Google is a modern day deity. And I believe the pages of history will document the prominent gods as such: Apollo… Zeus… Google.
The company quickly grew from start-up obscurity into a search giant. It’s cornered e-mail with gmail. It has a web browser. Google Wave is all the rage. An operating system is coming soon. And, oh yeah, they have a solid candidate in the wireless phone arena, as well.
On its path to dominance, Google has left many stalwarts trembling in its wake. Microsoft and venerable wireless companies like AT&T and Sprint now see Google as a major competitor.
Now, you can add electric utilities to that list. And I heard it first-hand from one of Google’s top players last week in Silicon Valley.
Just Google It
Ed Lu, a Manager of Advanced Projects at the search giant, tried to play down Google’s interest in entering the utility business…
…clearly, we aren’t going to generate or distribute power. Utilities are good at that. We are good at reaching lots of customers and we think this is where we can help — we can help utilities reach customers and customers to monitor their energy usage.
Still, everyone in the audience at GreenBeat 2009 got a good chuckle out of Lu’s dismissive approach.
After all, the company said the same thing about cell phones before they announced their Android phone, now a bestseller.
At the heart of the matter is Google’s new app, called PowerMeter. If you haven’t had the chance to read up on this gem of a platform, here’s a summary:
Google PowerMeter is a free electricity usage monitoring tool that provides you with information on how much energy your home is consuming. Google PowerMeter receives information from utility smart meters and in-home energy management devices and visualizes this information for you on iGoogle (your personalized Google homepage). And, Google PowerMeter is free.
So all you need is a Google account (you probably already have one), and an approved device to sign up. Then you’ll see a screen like the one below on a personal webpage, perhaps even on the same page as your gmail or search window:
How Do I Love Thee? Let Me Scale the Ways…
Do you see what’s going on here? Google is about to leverage its Internet ubiquity to enter the energy efficiency market.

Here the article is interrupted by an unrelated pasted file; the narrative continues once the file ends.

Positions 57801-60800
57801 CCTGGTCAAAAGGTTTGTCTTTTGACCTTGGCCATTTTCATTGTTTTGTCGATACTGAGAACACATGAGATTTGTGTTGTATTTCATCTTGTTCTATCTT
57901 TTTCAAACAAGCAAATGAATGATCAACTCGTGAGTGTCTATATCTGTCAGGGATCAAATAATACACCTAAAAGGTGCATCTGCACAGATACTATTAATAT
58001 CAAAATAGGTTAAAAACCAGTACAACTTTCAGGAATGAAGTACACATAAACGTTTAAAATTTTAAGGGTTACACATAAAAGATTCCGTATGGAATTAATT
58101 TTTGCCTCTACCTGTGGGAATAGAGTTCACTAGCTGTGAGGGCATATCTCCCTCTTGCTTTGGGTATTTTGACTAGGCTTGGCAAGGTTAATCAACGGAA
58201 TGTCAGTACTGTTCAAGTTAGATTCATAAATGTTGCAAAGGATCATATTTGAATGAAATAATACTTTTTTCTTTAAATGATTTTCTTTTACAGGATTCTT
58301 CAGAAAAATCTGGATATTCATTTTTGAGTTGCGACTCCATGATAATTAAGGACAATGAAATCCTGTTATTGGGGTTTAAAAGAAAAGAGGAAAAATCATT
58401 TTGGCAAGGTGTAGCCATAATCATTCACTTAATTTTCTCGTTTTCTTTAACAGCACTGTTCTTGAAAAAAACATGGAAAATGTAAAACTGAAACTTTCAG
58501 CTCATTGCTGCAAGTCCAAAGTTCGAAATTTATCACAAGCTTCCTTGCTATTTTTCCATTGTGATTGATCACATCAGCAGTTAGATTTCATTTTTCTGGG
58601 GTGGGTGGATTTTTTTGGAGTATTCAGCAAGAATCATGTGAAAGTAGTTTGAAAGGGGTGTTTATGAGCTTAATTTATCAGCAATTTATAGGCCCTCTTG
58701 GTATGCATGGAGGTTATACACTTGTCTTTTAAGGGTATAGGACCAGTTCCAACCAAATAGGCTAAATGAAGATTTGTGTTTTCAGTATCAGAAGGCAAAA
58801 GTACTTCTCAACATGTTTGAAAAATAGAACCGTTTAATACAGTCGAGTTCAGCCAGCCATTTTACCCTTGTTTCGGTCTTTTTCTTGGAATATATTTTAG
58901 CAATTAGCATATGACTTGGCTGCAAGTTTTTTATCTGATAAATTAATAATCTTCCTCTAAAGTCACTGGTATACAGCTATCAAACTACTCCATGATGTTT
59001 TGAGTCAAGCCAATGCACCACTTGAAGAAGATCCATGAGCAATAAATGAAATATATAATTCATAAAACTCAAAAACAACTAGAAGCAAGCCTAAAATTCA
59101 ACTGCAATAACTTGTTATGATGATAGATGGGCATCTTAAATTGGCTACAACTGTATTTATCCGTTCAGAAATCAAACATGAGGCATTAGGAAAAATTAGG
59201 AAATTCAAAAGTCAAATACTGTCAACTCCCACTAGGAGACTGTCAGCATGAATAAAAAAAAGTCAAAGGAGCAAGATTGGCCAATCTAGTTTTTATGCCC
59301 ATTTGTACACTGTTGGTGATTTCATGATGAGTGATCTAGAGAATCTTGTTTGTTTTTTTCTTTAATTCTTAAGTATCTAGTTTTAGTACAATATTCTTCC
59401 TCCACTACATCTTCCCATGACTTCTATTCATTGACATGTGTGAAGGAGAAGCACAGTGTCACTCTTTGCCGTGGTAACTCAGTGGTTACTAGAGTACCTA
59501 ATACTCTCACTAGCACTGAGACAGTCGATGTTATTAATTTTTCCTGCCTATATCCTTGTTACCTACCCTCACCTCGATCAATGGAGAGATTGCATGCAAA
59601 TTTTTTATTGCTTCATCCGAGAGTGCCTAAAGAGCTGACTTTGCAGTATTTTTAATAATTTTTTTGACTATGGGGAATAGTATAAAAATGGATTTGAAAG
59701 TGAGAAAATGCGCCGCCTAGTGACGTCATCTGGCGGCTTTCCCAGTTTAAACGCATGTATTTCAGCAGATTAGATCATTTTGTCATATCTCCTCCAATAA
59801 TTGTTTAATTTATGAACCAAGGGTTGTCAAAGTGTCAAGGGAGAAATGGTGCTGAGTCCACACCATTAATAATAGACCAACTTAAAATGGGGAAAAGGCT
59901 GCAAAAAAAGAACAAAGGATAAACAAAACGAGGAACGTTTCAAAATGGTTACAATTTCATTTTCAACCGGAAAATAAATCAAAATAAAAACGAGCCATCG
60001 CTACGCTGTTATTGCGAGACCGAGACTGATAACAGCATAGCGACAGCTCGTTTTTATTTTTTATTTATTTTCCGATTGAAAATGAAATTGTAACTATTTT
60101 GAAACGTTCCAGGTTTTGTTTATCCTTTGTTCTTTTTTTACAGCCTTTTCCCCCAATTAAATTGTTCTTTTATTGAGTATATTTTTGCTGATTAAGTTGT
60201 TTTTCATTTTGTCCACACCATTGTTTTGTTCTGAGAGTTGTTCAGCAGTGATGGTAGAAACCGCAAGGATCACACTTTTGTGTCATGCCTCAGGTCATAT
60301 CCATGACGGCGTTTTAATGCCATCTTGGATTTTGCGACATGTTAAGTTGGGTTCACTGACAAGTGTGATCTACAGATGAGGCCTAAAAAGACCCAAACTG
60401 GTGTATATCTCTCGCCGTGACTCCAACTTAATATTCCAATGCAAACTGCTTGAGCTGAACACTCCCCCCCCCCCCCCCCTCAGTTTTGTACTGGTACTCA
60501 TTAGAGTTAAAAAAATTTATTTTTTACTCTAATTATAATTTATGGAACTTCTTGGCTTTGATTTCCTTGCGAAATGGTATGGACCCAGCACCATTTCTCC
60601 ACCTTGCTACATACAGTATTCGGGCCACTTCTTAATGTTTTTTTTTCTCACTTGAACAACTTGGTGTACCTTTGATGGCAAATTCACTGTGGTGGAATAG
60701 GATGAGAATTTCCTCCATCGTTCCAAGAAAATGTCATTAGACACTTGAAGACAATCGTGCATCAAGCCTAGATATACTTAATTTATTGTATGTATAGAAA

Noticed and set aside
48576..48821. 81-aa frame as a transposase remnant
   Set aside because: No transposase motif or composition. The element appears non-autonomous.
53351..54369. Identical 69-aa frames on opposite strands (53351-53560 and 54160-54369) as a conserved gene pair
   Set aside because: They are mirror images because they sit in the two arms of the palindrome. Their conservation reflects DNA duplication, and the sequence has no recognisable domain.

And as with phones, they already have the scale to do it.
Think about it… How many times a day do you go to your utility website? And how many times a day do visit Google.com?
Google is about to lead its hundreds of millions of followers right down the efficiency path.
As Lu put it, "If you make one house energy efficient, so what? If you make 100 million homes energy efficient — now you’re talking."
And Google already has the scale to do this.
How Can We Profit?
At the conference, billionaire after billionaire took the stage to sing the praises of energy efficiency embodied in the smart grid.
From John Doerr to Vinod Khosla to Steve Westly, I heard several times that this industry will be "several times bigger than the Internet."
But Google isn’t the way to play it.
In fact, Google isn’t even in it for a profit, but they’ll buoy dozens of companies that are. In the Q&A section of Lu’s talk, he revealed that PowerMeter is an endeavor being pursued by Google.org, not Google.com.
So, according to Lu, the success of PowerMeter won’t be measured in financial terms, but in whether or not it helps save a "socially relevant amount of energy."
Investors can profit by investing in the companies now hotly pursuing PowerMeter-compatible devices.
The first device approved by Google — The Energy Detective (TED) 5000 made by Energy, Inc. — is already on backorder. Here’s the message you get when you try to buy it online:
So far, TED is the only approved PowerMeter-enabled device in the U.S. But I expect dozens more, as Google ramps up its efforts to include millions of customers.
You’ve already seen how overwhelming the response will be. Just wait until public companies are providing these devices…
PowerMeter approval will be a license to print money. And I’ve been elbows deep in research trying to find out who’s bringing the next devices to market.
It’s all part of the multi-billion smart grid investment opportunity I’ve been telling you about. And getting in now puts you in the same category with legendary venture capitalists who are looking for similar opportunities.
And of course, I’ll be chronicling any updates in these pages as they happen.
Call it like you see it,
P.S. As soon as a company gets approved for Google PowerMeter compatibility, I’ll be sure to pass the info along to readers of the Alternative Energy Speculator. They’ve become accustomed to easy profits from the smart grid, and Google’s involvement is only making it easier.